…read the full article at this link.


*The meeting I referred to took place in Toronto under the name Reach Out. “Everyone Gives, Everyone Receives.”

 

 

August 29, 2018

You Have the Gift, Now Where Do You Use It?

Filed under: Christianity - Devotions — paulthinkingoutloud @ 5:32 pm
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Eph. 4.11 So Christ himself gave the apostles, the prophets, the evangelists, the pastors and teachers, 12 to equip his people for works of service, so that the body of Christ may be built up 13 until we all reach unity in the faith and in the knowledge of the Son of God and become mature, attaining to the whole measure of the fullness of Christ.

1 Cor. 12.4 There are different kinds of gifts, but the same Spirit distributes them. There are different kinds of service, but the same Lord. There are different kinds of working, but in all of them and in everyone it is the same God at work.

We found this rather awesome article on the New Wineskins page at Patheos yesterday. It’s a bit more practical than we usually run here, but I wanted readers here to see it. You need to copy and paste the various scripture references today. The author is Josh Daffern, and I strongly encourage you to read it on his blog by clicking the title below.

Specific Places of Service for Every Spiritual Gift in Your Church

It’s common for Christians to get excited about discovering their spiritual gifts, take a test or an online assessment (like spiritualgiftstest.com), and then lose interest because they don’t know a practical way to leverage their spiritual gifts in the local church. We’re called not just to discover our spiritual gifts but to develop them. This list isn’t exhaustive, but here are a few specific places in the local where you can begin to leverage every spiritual gift:

ADMINISTRATION – (The gift of administration is the divine strength or ability to organize multiple tasks and groups of people to accomplish these tasks — 1 Corinthians 12:28.)  Almost any ministry in the church needs some organization behind the scenes. You could volunteer in the church office, manage supplies for the children’s ministry or help check-in students to small groups.

APOSTLESHIP (The gift of apostleship is the divine strength or ability to pioneer new churches and ministries through planting, overseeing, and training — Ephesians 4:11, 1 Corinthians 12:28.) Apostles are pioneers and are the perfect folks to help get a new ministry or project off the ground. They love a challenge!

DISCERNMENT (The gift of discernment is the divine strength or ability to spiritually identify falsehoods and to distinguish between right and wrong motives and situations — 1 Corinthians 12:10.) These folks are great for the security team! They can also make a big impact if you have leadership teams that help give oversight to various ministries of the church or teams that minister out in the community such as a benevolence ministry.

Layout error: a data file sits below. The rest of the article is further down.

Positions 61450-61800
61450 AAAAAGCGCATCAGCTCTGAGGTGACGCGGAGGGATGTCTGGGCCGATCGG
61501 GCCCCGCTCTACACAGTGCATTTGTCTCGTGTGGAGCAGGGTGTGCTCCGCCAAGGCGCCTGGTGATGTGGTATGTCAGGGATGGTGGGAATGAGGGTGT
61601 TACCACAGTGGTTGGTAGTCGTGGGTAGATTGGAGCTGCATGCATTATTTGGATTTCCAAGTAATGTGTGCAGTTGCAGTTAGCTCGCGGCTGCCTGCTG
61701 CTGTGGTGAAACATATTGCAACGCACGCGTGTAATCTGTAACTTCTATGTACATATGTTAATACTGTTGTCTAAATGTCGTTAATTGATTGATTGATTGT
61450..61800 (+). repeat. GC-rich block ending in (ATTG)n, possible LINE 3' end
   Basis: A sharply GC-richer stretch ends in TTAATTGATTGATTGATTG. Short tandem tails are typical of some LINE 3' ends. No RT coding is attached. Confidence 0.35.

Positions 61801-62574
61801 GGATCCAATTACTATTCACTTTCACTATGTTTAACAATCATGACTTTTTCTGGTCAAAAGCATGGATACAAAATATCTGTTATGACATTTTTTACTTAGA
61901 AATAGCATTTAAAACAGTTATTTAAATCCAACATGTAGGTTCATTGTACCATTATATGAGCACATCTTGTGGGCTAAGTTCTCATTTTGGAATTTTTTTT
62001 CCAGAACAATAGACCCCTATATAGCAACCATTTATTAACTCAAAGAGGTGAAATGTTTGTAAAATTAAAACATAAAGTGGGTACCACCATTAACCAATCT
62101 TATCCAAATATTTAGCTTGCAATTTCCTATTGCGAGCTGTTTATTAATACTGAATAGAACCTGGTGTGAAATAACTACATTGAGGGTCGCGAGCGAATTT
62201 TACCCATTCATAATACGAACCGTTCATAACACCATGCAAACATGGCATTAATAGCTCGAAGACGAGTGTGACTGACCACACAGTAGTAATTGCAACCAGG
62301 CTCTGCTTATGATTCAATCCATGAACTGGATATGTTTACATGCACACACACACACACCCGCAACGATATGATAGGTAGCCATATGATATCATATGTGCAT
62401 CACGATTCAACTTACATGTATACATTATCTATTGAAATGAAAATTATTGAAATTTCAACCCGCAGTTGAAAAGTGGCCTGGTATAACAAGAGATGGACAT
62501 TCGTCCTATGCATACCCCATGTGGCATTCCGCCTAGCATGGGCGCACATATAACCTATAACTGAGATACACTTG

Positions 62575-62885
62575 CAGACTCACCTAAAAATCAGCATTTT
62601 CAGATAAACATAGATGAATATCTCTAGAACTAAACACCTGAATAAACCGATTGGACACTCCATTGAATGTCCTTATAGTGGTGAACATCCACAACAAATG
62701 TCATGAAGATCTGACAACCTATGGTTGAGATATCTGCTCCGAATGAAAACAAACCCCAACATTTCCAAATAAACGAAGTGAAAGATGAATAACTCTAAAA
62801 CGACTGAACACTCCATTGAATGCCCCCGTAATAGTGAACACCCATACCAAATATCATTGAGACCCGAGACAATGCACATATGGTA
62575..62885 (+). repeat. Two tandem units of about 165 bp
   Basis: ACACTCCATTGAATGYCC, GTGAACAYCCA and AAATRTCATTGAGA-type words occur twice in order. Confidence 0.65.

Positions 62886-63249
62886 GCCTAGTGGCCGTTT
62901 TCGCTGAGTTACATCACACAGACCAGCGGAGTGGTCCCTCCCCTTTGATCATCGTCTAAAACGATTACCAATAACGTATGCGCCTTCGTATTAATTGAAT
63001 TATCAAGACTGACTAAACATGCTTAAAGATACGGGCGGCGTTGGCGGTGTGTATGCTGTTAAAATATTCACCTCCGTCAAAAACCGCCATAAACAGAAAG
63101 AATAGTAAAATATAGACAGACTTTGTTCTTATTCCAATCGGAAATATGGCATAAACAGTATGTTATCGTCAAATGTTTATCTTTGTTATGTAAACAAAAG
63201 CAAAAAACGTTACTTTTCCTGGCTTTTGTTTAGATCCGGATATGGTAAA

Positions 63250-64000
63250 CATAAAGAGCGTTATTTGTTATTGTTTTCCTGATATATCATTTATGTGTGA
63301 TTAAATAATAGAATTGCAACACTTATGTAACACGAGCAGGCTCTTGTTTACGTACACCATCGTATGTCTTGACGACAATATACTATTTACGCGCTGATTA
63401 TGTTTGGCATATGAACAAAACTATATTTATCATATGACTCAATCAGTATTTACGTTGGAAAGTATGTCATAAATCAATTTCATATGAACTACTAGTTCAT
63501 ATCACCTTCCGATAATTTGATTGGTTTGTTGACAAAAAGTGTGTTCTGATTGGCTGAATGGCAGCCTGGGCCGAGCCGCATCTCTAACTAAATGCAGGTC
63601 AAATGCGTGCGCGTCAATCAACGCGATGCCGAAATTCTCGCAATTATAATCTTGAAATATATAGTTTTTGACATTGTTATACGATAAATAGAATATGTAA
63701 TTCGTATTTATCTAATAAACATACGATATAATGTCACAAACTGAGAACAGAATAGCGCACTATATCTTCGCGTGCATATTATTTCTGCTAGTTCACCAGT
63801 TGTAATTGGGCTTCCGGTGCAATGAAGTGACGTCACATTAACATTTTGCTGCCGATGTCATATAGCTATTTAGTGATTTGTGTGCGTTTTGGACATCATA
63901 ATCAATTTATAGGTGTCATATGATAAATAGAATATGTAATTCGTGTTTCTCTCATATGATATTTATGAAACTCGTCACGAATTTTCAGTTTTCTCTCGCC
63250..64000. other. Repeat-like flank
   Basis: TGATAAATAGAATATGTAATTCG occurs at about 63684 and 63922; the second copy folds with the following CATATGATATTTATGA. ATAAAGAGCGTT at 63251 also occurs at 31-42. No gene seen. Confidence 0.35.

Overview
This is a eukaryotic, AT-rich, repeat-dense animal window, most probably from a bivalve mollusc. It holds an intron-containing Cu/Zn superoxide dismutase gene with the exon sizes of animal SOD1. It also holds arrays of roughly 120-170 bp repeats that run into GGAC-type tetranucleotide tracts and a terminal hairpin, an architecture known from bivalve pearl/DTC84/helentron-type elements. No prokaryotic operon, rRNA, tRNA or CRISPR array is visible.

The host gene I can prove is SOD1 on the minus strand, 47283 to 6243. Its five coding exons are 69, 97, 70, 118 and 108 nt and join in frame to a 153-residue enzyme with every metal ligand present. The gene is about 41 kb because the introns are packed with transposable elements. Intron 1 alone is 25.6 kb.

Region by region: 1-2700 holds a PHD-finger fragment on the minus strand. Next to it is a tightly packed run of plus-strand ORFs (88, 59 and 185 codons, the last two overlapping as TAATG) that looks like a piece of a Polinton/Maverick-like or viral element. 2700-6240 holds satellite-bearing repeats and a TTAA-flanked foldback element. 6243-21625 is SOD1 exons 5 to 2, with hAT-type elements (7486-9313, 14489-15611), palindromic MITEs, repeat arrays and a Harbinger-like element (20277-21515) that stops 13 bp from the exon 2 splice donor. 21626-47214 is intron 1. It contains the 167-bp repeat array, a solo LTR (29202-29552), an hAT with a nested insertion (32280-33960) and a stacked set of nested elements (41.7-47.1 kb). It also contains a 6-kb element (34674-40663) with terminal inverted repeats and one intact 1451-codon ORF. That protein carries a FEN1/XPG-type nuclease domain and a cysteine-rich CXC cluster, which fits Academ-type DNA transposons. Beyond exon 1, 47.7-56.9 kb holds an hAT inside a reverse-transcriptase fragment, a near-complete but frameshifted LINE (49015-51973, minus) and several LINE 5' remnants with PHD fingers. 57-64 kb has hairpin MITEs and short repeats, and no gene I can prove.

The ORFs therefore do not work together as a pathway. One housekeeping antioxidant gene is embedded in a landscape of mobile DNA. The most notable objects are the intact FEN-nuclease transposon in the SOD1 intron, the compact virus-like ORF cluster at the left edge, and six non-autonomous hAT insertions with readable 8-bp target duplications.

ENCOURAGEMENT (The gift of encouragement is the divine strength or ability to encourage others through the written or spoken word and Biblical truth — Romans 12:8.) Folks with the gift of encouragement are great just about everywhere, but can make a special impact working on a host team making the first impression for your church. Encouragers can also encourage online through a social media team.

EVANGELISM (The gift of evangelism is the divine strength or ability to help non-Christians take the necessary steps to becoming a born again Christian – – Ephesians 4:11.) Most folks think door-to-door witnessing but evangelists are also perfect for working with youth, who are often at a critical juncture in their faith.

FAITH (The gift of faith is the divine strength or ability to believe in God for unseen supernatural results in every arena of life — Romans 12:8.) Like evangelism, people with the gift of faith are great working with teenagers, believing in them when many teenagers don’t believe in themselves. People with the gift of faith are also critically important to any recovery ministry your church might have.

GIVING (The gift of giving is the divine strength or ability to produce wealth and to give it by tithes and offerings for the purpose of advancing the Kingdom of God on earth — Romans 12:8.) People with the gift of giving are great serving in the community on behalf of the church because their generosity to others beautifully represents the generosity of God. Also if you have any team creating framework or accelerating the giving within the church, people with the gift of giving are naturals here.

KNOWLEDGE (The gift of knowledge is the divine strength or ability to understand and bring clarity to situations and circumstances often accompanied by a word from God — 1 Corinthians 12:8.) People with knowledge make incredible Bible teachers in small group or classroom settings. Knowledge can also be useful in specific fields such as a medical response team or working with production or audio/visual. 

LEADERSHIP (The gift of leadership is the divine strength or influence people at their level while directing and focusing them on the big picture, vision, or idea — Romans 12:8.) Like the gift of encouragement leaders are beneficial in every ministry of the church. The key is to identify people with the gift of leadership and give them meaningful opportunities to lead.